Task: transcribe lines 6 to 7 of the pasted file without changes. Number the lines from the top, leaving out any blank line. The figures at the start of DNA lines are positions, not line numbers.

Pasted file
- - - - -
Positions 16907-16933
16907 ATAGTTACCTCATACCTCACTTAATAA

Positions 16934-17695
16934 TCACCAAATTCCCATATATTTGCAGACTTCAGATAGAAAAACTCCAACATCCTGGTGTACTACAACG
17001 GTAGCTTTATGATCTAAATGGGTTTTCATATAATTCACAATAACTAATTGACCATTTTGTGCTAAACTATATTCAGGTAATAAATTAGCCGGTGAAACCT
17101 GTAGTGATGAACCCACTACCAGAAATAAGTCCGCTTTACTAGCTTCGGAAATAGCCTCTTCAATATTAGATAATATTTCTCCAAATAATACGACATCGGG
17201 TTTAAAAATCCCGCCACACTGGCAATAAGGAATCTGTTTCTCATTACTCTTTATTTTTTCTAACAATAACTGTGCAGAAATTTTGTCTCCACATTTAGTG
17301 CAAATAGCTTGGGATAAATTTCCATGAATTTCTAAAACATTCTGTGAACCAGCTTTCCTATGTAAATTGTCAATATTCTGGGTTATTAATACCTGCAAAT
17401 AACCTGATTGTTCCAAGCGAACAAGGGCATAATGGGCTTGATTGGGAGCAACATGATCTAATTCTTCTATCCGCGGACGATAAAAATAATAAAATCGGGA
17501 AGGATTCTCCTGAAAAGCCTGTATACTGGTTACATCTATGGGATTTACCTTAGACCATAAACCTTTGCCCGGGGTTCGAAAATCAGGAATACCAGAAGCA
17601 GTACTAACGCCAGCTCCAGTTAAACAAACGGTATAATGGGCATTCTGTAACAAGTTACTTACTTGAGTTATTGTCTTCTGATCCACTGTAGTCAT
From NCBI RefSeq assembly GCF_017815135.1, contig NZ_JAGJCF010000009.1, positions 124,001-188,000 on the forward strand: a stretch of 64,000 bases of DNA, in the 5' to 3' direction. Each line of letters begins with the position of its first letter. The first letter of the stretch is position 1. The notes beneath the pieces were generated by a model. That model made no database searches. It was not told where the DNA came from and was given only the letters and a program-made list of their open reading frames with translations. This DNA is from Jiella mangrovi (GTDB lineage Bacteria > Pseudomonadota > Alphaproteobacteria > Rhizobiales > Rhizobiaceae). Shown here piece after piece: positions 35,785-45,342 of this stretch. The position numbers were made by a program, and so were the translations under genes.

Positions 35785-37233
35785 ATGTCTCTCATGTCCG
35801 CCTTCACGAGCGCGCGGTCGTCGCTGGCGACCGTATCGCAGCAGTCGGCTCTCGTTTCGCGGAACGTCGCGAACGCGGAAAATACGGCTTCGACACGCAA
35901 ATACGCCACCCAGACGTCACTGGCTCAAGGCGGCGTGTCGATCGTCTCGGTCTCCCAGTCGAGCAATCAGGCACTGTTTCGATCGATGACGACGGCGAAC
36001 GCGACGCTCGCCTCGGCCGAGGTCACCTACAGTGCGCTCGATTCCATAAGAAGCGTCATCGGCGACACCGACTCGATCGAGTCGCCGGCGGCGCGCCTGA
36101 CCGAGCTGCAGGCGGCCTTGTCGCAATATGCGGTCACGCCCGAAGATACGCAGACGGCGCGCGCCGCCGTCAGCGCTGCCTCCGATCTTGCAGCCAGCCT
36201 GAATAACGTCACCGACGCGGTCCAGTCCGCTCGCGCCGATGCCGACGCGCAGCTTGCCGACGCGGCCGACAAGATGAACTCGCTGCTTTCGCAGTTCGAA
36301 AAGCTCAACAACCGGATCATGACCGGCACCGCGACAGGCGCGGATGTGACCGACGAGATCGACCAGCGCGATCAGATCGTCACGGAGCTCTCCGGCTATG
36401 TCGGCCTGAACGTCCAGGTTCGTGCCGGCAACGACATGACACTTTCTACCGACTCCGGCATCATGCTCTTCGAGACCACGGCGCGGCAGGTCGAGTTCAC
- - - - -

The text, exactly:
17101 GTAGTGATGAACCCACTACCAGAAATAAGTCCGCTTTACTAGCTTCGGAAATAGCCTCTTCAATATTAGATAATATTTCTCCAAATAATACGACATCGGG
17201 TTTAAAAATCCCGCCACACTGGCAATAAGGAATCTGTTTCTCATTACTCTTTATTTTTTCTAACAATAACTGTGCAGAAATTTTGTCTCCACATTTAGTG